but he also writes about private power, free speech, copyright, and antitrust. In 2014, he
ran as the progressive Democrat candidate for lieutenant governor of New York. His
book The Master Switch (2010) has won wide recognition and various awards.
Wu worked at the Federal Trade Commission during the first term of the Obama
administration, and has also worked as Chair of Media reform group Free Press, as a
fellow at Google, and worked for Riverstone Networks in the telecommunications
industry. He was a law clerk for Judge Richard Posner and Justice Stephen Breyer. He
graduated from McGill University (B.Sc.), and Harvard Law School.
Wu is a contributing writer at NewYorker.com and a former contributing editor at The
New Republic. In 2006, Scientific American named him one of 50 leaders in science and
technology; in 2007, 01238 magazine listed him as one of Harvard's 100 most influential
graduates; in 2013, National Law Journal included him in "America's 100 Most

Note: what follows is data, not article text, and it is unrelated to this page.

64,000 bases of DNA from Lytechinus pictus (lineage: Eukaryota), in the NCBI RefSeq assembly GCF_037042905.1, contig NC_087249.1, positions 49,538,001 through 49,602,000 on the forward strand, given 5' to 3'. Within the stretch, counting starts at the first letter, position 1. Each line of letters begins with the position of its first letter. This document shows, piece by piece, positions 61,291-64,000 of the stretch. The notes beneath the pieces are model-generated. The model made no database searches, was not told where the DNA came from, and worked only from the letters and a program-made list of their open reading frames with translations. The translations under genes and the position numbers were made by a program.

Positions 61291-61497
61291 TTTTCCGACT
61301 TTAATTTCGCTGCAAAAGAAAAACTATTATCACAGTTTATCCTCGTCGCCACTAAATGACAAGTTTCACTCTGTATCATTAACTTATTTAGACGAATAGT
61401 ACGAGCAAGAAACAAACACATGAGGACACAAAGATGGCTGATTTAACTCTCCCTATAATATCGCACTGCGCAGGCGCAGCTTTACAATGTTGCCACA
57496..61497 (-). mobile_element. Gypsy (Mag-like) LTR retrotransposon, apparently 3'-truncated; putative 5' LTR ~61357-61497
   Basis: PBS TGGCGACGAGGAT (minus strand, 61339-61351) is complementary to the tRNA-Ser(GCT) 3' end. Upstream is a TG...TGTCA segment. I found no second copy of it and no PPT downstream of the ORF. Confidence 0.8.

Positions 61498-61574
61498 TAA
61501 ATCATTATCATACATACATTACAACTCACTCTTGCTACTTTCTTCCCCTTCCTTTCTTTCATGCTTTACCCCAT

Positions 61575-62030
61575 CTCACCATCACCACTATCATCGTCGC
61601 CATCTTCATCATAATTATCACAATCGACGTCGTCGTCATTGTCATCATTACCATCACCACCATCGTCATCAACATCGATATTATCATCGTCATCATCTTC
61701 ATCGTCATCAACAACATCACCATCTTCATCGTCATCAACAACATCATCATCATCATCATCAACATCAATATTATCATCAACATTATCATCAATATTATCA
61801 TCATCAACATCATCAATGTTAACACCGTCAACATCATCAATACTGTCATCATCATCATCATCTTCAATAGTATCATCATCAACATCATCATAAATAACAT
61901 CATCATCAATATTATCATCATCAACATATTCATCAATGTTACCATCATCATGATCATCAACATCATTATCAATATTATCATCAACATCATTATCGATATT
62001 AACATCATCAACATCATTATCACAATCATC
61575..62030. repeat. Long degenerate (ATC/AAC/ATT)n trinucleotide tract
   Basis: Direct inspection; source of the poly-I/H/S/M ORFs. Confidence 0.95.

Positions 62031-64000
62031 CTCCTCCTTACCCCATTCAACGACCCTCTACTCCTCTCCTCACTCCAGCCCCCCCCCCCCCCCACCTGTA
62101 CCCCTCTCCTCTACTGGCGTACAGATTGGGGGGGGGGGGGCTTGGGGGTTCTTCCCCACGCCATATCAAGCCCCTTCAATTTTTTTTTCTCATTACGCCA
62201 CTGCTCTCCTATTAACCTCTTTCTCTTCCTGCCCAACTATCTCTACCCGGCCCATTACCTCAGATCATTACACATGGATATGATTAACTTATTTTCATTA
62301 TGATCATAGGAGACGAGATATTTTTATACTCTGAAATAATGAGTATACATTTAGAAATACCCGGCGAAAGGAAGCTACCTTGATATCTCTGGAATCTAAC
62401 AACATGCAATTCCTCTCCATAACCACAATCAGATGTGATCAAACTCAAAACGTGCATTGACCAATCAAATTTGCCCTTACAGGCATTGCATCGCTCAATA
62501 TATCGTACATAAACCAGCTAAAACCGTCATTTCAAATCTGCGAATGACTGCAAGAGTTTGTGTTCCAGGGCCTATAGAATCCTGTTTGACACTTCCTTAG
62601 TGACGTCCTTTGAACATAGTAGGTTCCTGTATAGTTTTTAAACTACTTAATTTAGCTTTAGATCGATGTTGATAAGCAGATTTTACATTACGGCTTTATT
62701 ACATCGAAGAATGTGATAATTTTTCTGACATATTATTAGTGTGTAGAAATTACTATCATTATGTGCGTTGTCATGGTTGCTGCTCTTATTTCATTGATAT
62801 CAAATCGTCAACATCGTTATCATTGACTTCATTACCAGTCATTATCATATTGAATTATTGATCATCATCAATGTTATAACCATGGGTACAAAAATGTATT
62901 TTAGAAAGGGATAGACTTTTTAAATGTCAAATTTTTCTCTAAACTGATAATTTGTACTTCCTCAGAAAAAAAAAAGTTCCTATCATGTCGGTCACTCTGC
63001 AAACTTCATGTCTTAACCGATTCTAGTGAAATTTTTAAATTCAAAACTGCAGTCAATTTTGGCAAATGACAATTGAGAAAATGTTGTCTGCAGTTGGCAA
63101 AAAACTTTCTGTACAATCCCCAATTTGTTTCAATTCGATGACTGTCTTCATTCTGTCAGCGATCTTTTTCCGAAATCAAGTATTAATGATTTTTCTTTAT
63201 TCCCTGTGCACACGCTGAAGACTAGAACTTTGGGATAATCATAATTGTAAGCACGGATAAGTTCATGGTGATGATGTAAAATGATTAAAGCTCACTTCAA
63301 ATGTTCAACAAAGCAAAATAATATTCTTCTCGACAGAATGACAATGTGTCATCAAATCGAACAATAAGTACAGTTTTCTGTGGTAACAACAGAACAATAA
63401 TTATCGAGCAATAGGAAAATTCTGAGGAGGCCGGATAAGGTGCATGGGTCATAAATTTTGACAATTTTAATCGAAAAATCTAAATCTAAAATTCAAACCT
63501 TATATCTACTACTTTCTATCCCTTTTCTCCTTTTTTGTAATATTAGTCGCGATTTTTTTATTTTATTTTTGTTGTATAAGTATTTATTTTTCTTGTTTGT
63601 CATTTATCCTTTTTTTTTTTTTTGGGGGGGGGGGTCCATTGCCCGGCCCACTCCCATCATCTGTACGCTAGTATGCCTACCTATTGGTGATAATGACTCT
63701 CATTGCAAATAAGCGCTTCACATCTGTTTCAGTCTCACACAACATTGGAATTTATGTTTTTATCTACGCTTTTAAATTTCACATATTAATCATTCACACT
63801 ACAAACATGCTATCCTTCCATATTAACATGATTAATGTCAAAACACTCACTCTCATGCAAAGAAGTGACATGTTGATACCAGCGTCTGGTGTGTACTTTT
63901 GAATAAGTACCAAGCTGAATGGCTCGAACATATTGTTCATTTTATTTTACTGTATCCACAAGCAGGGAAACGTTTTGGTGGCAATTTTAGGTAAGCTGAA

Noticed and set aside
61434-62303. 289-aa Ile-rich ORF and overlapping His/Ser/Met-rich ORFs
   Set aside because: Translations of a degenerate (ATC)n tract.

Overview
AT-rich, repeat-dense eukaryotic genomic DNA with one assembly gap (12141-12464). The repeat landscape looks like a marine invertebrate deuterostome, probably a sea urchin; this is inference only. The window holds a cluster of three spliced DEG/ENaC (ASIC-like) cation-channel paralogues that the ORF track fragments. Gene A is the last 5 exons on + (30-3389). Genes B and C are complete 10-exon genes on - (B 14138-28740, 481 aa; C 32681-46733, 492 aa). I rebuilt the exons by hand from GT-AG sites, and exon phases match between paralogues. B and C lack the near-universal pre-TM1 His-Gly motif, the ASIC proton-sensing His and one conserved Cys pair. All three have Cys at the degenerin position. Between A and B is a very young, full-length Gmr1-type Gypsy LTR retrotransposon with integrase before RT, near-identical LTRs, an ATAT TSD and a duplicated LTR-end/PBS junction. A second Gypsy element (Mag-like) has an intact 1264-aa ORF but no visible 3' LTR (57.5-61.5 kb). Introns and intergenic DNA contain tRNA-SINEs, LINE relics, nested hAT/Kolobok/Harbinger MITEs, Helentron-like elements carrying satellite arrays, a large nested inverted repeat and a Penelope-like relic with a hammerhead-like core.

Influential Lawyers"; and in 2014 and 2015, he was named to the "Politico 50." He
formerly wrote for Slate, where he won the Lowell Thomas Gold medal for Travel
Journalism. In 2015, he was appointed to the Executive Staff of the Office of New York
State Attorney General Eric Schneiderman as a senior enforcement counsel and special
advisor. He lives in New York.
Closing Keynote (Day 3) | Dr. Eugenia Cheng
How To Bake Pi: making abstract mathematics palatable
Why does mathematics inspire love in some people and fear in others? Why do some people think mathematics is important for everyone while others think it is a collection of gibberish touching little of the world beyond the brains of some rare geniuses? Why do some think it is a creative art akin to poetry and music, while others think it is a boring tool for producing answers? In this talk mathematics will be presented as a way of thinking, and not just about numbers. Using a variety of unexpectedly connected examples including music, juggling and baking, as in the title of Dr. Cheng's recent book. Her aim is to show that maths can be made fun, intriguing and relevant for people of all ages, by means of hand-on activities, examples that everyone can relate to, and peculiar anecdotes.